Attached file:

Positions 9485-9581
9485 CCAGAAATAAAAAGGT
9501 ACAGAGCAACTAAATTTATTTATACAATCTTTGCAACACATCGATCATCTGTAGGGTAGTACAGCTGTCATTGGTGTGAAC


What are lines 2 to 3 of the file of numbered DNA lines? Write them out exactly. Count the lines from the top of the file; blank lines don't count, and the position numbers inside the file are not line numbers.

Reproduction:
9485 CCAGAAATAAAAAGGT
9501 ACAGAGCAACTAAATTTATTTATACAATCTTTGCAACACATCGATCATCTGTAGGGTAGTACAGCTGTCATTGGTGTGAAC